Post by Det/Sgt. Dave Kozicki, Fraud/Economic Crimes Unit
When you aren’t sure about a ‘deal’ you’ve been offered, use the tried and tested game show method and ask a friend. It could be a family member, friend or co-worker. Pick someone who isn’t tied up in the excitement of the deal. They will often have a fresh and untainted view of the situation and can quickly notice the ‘spell’ you are under. They haven’t been subjected to the talents of the fraud artist and can see things more clearly than you. Once you get that sober and subjective advice from your friend not to do it, simply don’t do it. Think about what it will feel like when your friend smugly reminds you that they ‘told you so.’
A common tactic for the online sale of a car purports that the seller is overseas and simply wants to ‘get rid’ of their car. Here is a real example; a half-ton truck is online, loaded with options, has low kilometers, is only two years old and the asking price is far below market value. The seller tells you they bought the vehicle in the U.S, moved to Europe and found the truck can’t be licensed because of local crash or emission standards. They just want to end their headaches by selling the truck quickly. Unfortunately, they can’t be contacted directly because they are employed in military intelligence.
The themes are; a good deal, a quick sale and secrecy. It is a great truck and if you don’t buy it [right now!], someone else will. You are feeling pressure. What will protect you is that feeling of pressure; as long as you learn to associate that feeling with the idea that something might be wrong.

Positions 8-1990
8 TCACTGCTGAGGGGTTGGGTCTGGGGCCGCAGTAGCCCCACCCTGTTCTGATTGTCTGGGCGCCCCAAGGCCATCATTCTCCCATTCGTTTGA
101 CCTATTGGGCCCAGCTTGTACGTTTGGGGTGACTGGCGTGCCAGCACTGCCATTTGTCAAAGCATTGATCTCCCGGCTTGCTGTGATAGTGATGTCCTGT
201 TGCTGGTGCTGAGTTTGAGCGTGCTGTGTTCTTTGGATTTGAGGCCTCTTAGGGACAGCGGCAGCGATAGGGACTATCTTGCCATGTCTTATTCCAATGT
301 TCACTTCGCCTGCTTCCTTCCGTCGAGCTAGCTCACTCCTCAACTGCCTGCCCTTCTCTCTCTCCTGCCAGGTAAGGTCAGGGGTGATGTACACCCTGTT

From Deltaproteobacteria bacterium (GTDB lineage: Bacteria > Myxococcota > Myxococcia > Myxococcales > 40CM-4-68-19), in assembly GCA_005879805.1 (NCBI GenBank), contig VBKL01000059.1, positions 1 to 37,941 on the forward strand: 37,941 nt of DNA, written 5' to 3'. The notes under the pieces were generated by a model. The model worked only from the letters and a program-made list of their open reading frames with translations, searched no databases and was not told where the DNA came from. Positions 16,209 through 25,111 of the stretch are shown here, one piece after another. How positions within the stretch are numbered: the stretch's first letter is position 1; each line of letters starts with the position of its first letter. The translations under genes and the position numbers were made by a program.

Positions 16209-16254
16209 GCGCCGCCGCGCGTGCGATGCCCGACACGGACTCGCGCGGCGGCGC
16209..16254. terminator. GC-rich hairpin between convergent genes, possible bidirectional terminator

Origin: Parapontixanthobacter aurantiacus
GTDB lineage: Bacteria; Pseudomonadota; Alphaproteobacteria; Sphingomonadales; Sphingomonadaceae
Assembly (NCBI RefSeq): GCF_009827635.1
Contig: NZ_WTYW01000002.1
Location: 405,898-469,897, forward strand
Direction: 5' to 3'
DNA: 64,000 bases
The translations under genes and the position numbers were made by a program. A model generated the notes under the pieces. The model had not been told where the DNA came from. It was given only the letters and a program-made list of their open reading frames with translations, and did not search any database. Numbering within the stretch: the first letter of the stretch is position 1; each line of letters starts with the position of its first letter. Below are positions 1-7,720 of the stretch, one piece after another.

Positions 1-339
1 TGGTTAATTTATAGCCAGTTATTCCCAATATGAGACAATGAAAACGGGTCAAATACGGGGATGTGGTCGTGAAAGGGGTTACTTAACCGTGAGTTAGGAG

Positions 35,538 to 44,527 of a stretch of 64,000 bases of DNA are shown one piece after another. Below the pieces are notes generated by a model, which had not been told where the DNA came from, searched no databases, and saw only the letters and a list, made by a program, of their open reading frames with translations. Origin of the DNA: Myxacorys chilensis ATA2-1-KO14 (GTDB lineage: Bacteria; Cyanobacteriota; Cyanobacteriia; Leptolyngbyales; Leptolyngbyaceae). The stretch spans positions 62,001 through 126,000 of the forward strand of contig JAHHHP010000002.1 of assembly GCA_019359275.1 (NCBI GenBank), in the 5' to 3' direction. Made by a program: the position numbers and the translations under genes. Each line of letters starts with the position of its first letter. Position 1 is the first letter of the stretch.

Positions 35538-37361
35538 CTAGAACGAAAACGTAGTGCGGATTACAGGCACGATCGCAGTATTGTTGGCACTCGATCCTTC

Another scam involves the cashing of cheques. You will be asked to cash a cheque and then send someone a portion of the cheque’s total. Usually the money you are tasked to send involves a money transfer service. After you do it the cheque bounces, the money you sent can’t be recovered and you owe the bank for the entire amount. This scam is dressed up with a phony job offer or the purchase of something you are selling on-line. The whole thing is convoluted and far from the ordinary (and I bet they ‘purchased’ what you were selling at full price). When it became ‘convoluted’ and ‘out of the ordinary’, you should have walked away.
Online auction and classified sites, money transfer services, insurance and other government websites have plenty of advice that you can easily access. Protect yourself by doing some research. It’s better than losing your money because chances are once that money is gone, it’s gone forever. The advice that isn’t always in these websites is to trust your instinct, take your time and talk to someone. Fraud is a growing crime because of the advances in communication technologies and ease with which someone outside your local and national law enforcement agencies can avoid repercussions. What we are all left with is the responsibility and necessity to protect ourselves;
- You don’t have to act now
- Talk to a friend
- Trust your instinct
- Verify and do your own research
Another thing about debit and credit cards: to protect yourself from someone accessing your funds, keep a close watch on your transactions. Report suspicious transactions to your service providers; maybe it’s a purchase you forgot about but maybe it is an unauthorized purchase. They will be happy to help you so they can avoid a loss as well. Not all fraudulent purchases drain your accounts; they often take out small amounts over long periods of time.
One more way to protect yourself is to do occasional checks on your credit. TransUnion Canada and Equifax are required to provide free credit reports to you by mail. This allows you to see if someone has obtained credit using your identity.